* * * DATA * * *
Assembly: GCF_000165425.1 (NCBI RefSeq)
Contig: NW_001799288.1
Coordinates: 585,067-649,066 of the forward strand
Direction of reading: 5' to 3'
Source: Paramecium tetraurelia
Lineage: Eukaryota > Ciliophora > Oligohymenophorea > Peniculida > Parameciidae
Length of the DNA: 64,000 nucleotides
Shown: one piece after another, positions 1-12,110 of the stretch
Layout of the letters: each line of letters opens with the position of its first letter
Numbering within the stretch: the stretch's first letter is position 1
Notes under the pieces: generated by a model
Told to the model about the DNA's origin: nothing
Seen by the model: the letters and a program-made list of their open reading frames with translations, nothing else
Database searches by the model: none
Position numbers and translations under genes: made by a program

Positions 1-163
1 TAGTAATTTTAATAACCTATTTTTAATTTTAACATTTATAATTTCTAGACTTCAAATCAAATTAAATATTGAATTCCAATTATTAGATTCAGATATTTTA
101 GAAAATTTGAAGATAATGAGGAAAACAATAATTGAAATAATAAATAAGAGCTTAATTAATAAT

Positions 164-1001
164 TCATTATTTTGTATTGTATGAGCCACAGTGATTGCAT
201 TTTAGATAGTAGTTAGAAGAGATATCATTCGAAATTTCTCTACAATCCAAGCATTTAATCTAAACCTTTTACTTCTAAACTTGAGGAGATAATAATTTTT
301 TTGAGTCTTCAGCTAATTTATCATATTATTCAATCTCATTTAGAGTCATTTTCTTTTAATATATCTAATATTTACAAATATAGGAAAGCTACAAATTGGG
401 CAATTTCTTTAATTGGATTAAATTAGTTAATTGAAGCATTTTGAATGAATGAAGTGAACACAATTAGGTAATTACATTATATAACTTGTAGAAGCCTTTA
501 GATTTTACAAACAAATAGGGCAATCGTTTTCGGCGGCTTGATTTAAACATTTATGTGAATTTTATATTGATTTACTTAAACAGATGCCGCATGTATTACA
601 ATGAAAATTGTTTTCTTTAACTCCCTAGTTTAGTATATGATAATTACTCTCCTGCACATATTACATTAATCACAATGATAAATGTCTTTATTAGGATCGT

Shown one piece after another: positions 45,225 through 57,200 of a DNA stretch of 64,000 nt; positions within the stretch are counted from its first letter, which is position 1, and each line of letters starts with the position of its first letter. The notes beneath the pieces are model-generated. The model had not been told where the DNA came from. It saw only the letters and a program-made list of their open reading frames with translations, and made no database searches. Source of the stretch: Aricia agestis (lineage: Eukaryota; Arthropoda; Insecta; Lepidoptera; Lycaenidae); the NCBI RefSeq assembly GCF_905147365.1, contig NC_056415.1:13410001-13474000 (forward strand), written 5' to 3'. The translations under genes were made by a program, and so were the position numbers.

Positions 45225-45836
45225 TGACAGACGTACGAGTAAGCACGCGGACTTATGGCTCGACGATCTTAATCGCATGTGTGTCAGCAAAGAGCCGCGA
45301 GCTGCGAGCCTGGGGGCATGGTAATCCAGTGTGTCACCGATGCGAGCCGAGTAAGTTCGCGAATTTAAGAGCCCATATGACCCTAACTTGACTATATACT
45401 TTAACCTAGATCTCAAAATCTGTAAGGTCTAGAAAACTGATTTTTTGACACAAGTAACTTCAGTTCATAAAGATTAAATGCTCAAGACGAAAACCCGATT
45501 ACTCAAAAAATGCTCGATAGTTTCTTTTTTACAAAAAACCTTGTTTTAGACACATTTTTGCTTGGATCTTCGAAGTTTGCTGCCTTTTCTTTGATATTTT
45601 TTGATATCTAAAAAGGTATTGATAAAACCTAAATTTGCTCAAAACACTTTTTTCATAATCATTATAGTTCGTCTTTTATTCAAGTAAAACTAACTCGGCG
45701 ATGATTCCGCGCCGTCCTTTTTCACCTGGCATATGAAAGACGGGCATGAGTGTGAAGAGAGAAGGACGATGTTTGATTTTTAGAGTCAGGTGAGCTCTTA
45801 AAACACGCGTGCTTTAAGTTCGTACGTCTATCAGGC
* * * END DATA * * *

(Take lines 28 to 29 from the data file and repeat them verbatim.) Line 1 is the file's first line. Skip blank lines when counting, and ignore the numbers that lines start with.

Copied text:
45225 TGACAGACGTACGAGTAAGCACGCGGACTTATGGCTCGACGATCTTAATCGCATGTGTGTCAGCAAAGAGCCGCGA
45301 GCTGCGAGCCTGGGGGCATGGTAATCCAGTGTGTCACCGATGCGAGCCGAGTAAGTTCGCGAATTTAAGAGCCCATATGACCCTAACTTGACTATATACT